says it's perfectly fine for parents to present their image of the
world, painted in broad brush strokes, to their children. You tell 'em
what you think is true, in ways that they can understand. When they're
older, you can fill in more details, and they can figure out whether
they believe you or not.
Also recently, Jennifer Fulwiler was having a conversation with a lady
about treating infertility who said she was interested because she got married when she was over 40
and hoped to have a family. The conversation then turned into a great
discussion about her experience being single longer than she'd hoped to
be, as well as the benefits of marrying later in life. Jennifer blogs
about the interesting chat.
Donna D’Errico's reputation for being a wild girl isn’t exactly a
secret. Being featured in Playboy was, by some accounts, not the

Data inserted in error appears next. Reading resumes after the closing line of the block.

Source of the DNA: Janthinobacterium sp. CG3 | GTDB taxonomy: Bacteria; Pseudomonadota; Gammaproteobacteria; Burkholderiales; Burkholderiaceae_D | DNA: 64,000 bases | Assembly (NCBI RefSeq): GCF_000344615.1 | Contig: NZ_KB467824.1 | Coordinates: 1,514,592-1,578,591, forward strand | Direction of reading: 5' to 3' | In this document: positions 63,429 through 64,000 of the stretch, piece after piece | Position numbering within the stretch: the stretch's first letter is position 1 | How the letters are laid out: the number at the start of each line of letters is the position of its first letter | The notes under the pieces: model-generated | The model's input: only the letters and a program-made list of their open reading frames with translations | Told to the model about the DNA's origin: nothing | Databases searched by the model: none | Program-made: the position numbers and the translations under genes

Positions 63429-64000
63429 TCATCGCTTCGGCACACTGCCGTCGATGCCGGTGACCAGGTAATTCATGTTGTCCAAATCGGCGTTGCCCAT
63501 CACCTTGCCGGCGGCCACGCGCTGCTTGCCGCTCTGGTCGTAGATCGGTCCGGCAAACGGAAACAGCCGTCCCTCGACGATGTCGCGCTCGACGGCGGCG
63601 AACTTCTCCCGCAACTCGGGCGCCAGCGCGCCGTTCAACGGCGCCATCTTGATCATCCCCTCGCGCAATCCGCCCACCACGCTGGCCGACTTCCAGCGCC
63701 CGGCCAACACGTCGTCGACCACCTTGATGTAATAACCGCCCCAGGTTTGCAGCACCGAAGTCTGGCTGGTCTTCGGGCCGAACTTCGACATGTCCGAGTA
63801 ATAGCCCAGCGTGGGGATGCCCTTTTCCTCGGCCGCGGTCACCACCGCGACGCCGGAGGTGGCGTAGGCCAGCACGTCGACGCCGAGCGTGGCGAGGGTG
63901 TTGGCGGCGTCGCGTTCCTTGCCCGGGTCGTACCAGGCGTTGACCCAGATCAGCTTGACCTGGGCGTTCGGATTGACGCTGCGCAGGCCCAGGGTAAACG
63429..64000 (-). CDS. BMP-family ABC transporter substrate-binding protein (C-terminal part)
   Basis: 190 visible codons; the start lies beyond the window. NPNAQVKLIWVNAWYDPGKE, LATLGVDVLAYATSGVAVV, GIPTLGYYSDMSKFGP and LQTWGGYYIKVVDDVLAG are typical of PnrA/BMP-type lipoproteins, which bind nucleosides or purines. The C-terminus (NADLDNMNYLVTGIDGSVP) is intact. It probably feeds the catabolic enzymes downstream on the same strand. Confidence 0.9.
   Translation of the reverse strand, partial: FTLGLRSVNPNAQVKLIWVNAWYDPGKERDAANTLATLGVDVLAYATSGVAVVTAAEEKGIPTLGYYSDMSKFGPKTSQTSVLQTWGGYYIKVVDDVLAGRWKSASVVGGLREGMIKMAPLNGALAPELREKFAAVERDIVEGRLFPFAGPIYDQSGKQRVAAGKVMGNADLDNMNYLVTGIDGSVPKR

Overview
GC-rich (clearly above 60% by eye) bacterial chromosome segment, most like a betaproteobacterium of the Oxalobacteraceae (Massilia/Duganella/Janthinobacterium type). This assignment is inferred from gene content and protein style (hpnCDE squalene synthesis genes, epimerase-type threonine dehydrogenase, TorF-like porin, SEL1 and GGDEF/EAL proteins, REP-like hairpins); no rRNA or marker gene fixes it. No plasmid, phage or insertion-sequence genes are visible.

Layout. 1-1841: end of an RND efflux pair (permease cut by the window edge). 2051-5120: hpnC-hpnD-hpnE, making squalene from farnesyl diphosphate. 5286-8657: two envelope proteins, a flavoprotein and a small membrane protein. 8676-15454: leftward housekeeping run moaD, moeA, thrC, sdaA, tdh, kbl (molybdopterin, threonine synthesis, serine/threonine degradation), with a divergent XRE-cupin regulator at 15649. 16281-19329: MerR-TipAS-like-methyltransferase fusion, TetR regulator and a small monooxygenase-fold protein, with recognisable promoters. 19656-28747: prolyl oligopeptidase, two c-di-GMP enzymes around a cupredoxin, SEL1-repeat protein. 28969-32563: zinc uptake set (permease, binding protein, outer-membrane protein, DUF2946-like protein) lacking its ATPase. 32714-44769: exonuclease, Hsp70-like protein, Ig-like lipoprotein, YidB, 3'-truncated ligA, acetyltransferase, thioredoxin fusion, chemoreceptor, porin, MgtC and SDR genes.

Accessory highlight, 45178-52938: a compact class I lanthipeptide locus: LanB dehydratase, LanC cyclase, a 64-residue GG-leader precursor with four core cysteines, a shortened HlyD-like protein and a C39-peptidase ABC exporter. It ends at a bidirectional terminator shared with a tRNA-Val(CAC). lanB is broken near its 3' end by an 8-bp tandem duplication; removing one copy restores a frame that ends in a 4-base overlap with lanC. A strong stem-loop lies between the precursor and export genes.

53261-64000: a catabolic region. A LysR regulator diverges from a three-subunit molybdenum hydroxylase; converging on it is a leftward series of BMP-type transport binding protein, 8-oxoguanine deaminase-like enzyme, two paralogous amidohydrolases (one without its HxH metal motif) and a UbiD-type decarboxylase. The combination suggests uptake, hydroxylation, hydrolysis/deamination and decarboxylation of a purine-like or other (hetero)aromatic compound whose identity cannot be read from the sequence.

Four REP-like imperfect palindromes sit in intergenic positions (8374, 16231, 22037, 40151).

greatest of her indiscretions. But that’s what makes this story so
compelling. That she now goes to Mass every Sunday is impressive enough,
but there are plenty of Sunday Mass-goers who then go out campaigning
for pro-abortion Democrats. (For the record, D’Errico is a die-hard Ron
Paul fan.) But the fact that she prays the rosary every night with her
kids, that’s what really told me this is a woman who has turned her
What To Do With Your Old iPhones
of people will likely buy new iPhones once Apple announces the new
iPhone 5 as expected this week. That leaves the question: What should
you do with your old one? We offer you 11 things to do with your old iPhone, including things you never imagined as possibilities.
Another eventful week in our Catholic World. Have a great and blessed new week.
Keep the Faith. Peace.
Publisher & Editor in chief
BURNING QUESTION: What is Sacrifice?
FEATURED BLOG: How the Devil Can Hijack Holy Practices
PASTORAL HISPANA: La vision de fe nos distingue como discipulos